Amberdata's Reference Rates provide benchmark prices for BTC and ETH across qualified exchanges. Amberdata’s hourly and daily reference rates are published once per hour and once per day. They are SOC I and II compliant, GAAP-aligned, and adhere to the IOSCO Principles for Financial Benchmarks.
Reference rates play an important role for financial institutions, who use benchmark reference prices for reporting, making informed trading decisions, and settling contracts. Amberdata’s Reference Rates are produced using trade data from exchanges that meet a selection of quantitative and qualitative criteria. The trade data is processed via several statistical techniques to produce a highly representative United States dollar price for a given digital asset. The price is denominated in U.S. dollars because the U.S. dollar is the most widely used currency in international transactions.
The daily rate is an hourly reference rate marked with a timezone relevant to the user’s geographical location. For example, an hourly reference rate calculated at 8 p.m. UTC is the 4 p.m. EST daily reference rate and will be marked as such when the rate is produced.
BTC and ETH reference rates are currently available via REST API, with delivery in AWS S3 coming soon.
The algorithm for hourly and daily reference rates of an Asset, A, at Delivery Time, T, can be summarized in the following steps:
- At the top of the hour, retrieve all Qualified Transactions for Asset, A, within the Lookback Window, L
- Convert all of the Qualified Transactions to U.S. dollar prices where necessary
- Split L into K partitions of size L
- Within each partition, calculate the volume weight per unique price level per exchange
- Within each partition, calculate the price variance weight per exchange
- Within each partition, calculate the transaction weight per exchange
- Combine the aforementioned weights to generate an aggregate weight per price level per exchange within each partition
- For each partition calculate the weighted median price using the price and aggregate weight pairs
- The outcome of the weighted median calculation will be K prices, one for each partition of L
- Using the K prices, compute a Hadamard product with exponentially decreasing time weights defined for each partition
- The sum of the elements in the Hadamard product vector is the hourly reference rate
- For the supported timezones and geographies, mark the hourly reference rate as a daily reference rate when appropriate
Reference Rates White Paper
Exchanges are qualified using a rigorous methodology. A venue is eligible to be a Qualified Exchange if it offers a spot trading market for any of the Qualified Transactions of the Supported Assets. All venues that are in consideration to be included in the reference rate calculation must fulfill the following quantitative measures:
- For a given asset in Supported Assets, over the previous 180 days, the mean daily volume of the asset in the venue under evaluation must be at least 3% of the combined mean daily volume of the asset across all venues over the same period.
- 3% is set as the threshold because 2.35% is the cutoff for two standard deviations. Hence we round up to the nearest integer to not be below the two standard deviation threshold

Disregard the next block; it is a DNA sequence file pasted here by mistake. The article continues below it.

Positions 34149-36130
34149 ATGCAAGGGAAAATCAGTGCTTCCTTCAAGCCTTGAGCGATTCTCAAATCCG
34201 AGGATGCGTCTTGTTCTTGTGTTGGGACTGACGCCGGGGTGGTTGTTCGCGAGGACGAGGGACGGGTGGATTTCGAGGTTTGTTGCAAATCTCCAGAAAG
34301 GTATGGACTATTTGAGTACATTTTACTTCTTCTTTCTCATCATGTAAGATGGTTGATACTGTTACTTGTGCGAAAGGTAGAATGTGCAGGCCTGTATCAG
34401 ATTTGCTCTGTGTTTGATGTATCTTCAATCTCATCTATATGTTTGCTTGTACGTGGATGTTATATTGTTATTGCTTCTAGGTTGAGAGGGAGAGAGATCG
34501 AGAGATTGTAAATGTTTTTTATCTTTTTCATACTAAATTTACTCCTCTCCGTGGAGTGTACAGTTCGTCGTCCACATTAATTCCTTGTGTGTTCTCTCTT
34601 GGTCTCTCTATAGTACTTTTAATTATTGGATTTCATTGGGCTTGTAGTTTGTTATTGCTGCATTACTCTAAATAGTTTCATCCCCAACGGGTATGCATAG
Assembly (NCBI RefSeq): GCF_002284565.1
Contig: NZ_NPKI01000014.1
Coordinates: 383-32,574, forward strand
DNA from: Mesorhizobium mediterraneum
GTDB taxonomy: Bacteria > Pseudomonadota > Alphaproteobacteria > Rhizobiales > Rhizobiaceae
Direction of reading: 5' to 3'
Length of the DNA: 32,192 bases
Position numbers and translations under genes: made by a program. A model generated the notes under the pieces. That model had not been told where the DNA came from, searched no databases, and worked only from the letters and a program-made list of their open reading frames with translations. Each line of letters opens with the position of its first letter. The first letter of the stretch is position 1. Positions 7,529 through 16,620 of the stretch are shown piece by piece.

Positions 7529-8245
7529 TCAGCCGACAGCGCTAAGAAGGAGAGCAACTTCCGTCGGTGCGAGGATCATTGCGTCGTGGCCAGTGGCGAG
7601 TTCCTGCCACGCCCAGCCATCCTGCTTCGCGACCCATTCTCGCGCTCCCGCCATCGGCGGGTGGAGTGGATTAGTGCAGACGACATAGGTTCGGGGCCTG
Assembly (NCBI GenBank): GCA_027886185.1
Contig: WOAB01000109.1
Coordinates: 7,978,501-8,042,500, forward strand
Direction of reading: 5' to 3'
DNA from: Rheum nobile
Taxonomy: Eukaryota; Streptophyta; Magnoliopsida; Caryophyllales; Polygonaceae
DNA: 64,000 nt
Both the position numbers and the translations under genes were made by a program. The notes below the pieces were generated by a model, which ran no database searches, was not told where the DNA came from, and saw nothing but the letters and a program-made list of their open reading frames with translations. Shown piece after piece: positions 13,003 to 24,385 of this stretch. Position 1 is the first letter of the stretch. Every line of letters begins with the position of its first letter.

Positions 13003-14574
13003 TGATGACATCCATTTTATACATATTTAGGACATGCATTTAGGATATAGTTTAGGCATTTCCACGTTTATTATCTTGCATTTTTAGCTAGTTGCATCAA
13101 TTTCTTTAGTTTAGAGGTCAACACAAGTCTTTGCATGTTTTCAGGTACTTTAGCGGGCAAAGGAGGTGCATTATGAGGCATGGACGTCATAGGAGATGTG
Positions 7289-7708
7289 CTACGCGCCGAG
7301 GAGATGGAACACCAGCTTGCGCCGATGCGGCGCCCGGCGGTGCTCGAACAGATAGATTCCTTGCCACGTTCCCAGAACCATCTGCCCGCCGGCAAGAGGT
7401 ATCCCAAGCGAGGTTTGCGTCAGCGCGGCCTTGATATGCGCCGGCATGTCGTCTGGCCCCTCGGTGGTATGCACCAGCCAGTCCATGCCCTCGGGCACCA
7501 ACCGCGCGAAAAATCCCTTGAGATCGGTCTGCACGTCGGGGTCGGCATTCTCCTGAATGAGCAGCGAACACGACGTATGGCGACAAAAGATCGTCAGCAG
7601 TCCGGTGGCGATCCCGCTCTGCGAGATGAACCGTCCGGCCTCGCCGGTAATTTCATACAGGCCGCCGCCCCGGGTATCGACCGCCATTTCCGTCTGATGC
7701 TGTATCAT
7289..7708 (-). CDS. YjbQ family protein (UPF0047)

- Volume is measured in units of the given asset
Every 90 days, all currently included exchanges and any not included are evaluated against the latest Eligibility Criteria. In extraordinary circumstances, exchanges that do not meet the Eligibility Criteria may be excluded from the methodology temporarily. The temporary suspension may result in permanent removal if warranted. Please refer to the Reference Rates White Paper for more information on exchange qualification.
The current list of exchanges whose transactions (spot trades) are included in the real-time reference rates calculation is listed below.
|Removed in Version
For the query parameter dailyTime the following timezones are supported:
|4 p.m. Relative to UTC
|Singapore & Hong Kong
What makes your reference rates manipulation-resistant?
- Our reference rate algorithm is highly immune to manipulation through the use of weights and medians. The combination of price-level volume weight, exchange price dispersion weight, and exchange transaction weight ensures that exchanges with high volume and low price dispersion are treated favorably.
Why do you use exponential time weighting?
- Staying relevant is crucial in volatile crypto markets, where prices can and do change extremely rapidly. Amberdata uses exponential time weighting in our calculations by assigning more weight to recent transactions. This makes our reference rate highly responsive to the latest market conditions. By emphasizing recent data, our approach minimizes the impact of earlier noise and any outliers and reduces lag effects from news, regulatory events, or large trades that affect other methods.
How does your methodology adapt to various market conditions?
- Our methodology considers how price dispersion is important during period of high volatility and also penalizes illiquid and highly volatile exchanges in the calculation. For time-sensitive and regulation-bound use cases (such as a benchmark for financial instruments, tax, accounting, compliance, etc), our comprehensive and responsive approach ensures precision, relevance and accuracy.
Why do you have two London and New York timezones supported for daily rates?
- There are two options for New York and London to account for Daylight Saving Time and British Summer Time respectively.
Updated 3 months ago